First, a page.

CEO defends DHB culture

Chris Fleming. Photo: ODT files
Chris Fleming. Photo: ODT files
Southern District Health Board chief executive Chris Fleming has fired back at senior doctors’ union head Ian Powell, saying some of Dr Powell’s statements in an opinion piece published in the Otago Daily Times this week were offensive and "just not true".

In an email to all SDHB staff, a copy of which was passed on to the ODT, Mr Fleming said while he would not pretend that the organisation did not face challenges, he felt Dr Powell’s comments did a disservice to both the SDHB’s clinical and management teams.

Mr Fleming said DHB management had been characterised as "obstructive and purely reactive" and unable to work constructively with clinical leaders — both of which he denied.

"I agree with Mr Powell that we cannot afford to have a divisive culture at the DHB; and it offends me that a clinical leader would use the platform of his departure to perpetuate such a message."

Dr Powell, who is about to step down after 30 years at the helm of senior doctors’ union the Association of Salaried Medical Specialists, told the ODT that some senior doctors had a "seething anger" towards SDHB management.

While he was concerned about all DHBs, he felt Southern was at "teetering point".

Service managers shared the concerns of specialists but were powerless because of "the obstructive stifling leadership culture above them," Dr Powell said.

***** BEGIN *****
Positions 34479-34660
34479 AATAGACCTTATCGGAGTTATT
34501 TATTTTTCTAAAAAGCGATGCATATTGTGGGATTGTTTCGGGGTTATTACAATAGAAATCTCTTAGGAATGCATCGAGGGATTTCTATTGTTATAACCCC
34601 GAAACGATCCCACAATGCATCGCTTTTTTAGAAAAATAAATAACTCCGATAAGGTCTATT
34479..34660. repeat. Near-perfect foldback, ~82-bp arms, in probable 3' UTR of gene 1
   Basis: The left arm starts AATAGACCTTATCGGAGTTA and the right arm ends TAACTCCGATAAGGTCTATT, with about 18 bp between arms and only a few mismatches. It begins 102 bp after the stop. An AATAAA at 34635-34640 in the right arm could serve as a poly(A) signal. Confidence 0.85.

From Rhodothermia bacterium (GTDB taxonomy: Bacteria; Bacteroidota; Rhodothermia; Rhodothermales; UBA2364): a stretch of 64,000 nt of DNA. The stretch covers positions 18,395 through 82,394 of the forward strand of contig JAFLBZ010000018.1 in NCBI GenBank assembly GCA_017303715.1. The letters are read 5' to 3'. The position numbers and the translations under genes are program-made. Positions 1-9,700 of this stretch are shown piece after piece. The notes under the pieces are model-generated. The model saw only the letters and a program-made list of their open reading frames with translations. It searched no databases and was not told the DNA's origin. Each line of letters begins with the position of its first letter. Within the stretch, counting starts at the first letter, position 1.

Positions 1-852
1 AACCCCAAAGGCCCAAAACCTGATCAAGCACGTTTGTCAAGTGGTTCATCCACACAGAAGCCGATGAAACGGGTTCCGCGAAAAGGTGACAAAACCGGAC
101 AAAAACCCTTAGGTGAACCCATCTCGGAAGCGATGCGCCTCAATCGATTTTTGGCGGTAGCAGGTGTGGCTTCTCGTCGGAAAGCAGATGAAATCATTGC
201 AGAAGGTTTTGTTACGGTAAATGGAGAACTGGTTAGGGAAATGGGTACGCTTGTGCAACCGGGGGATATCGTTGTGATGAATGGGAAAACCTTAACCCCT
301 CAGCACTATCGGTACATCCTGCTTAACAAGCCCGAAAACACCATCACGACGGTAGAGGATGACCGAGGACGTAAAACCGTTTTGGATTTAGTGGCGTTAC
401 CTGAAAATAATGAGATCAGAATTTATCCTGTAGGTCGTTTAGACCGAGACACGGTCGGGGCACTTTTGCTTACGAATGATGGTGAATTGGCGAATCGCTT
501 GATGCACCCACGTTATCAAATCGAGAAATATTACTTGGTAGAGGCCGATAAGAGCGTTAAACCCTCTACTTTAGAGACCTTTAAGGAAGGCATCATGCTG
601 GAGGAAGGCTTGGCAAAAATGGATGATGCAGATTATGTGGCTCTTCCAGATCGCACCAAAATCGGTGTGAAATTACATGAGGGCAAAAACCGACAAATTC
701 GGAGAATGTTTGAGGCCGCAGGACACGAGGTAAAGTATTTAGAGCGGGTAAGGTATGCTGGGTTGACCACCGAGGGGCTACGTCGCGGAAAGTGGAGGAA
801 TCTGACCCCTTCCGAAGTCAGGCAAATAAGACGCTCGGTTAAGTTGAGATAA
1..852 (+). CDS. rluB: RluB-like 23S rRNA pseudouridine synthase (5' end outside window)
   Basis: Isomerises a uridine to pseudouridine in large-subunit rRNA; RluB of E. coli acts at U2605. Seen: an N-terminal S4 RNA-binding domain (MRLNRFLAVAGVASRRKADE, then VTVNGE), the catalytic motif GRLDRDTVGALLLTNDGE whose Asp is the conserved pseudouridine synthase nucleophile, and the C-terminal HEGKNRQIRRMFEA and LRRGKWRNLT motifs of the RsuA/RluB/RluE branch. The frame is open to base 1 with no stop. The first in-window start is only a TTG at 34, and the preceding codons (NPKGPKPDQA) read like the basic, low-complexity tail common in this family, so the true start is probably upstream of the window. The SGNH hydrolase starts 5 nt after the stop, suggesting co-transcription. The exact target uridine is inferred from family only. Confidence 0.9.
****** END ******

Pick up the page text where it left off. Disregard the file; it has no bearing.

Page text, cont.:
"Demoralisation leads to a sense of impotence and a number leave. They are losses the SDHB does not need."

Mr Fleming told staff that he believed the DHB had showed a real openness to discussions with staff as it consulted on the new Dunedin hospital and the implementation of its community health strategy.

"Progress in some areas have been rapid, for example the accomplishments in developing better pathways in older people’s care.

"Other areas are more difficult – and I am thinking especially of managing demand and capacity in our emergency departments.

"But this is not the result of a lack of engagement, and in fact is an example of why collaboration remains so important: it is only through our ongoing persistence and teamwork across the system that we can possibly find sustainable solutions to this significant pressure point."

Dr Powell had raised a range of historic issues and had unfairly failed to give credit to the efforts by the SDHB and staff to address them, Mr Fleming said.

"It is my hope that his successor takes a more future-facing approach, and works with us to facilitate the success of the many initiatives that draw upon the talents of all our staff and assist us to work together better, so we can provider more health care to more people."

Dr Powell said he "absolutely" stood by his previous comments.

"I would describe his [Mr Fleming’s] response as overly defensive and lacking insight."

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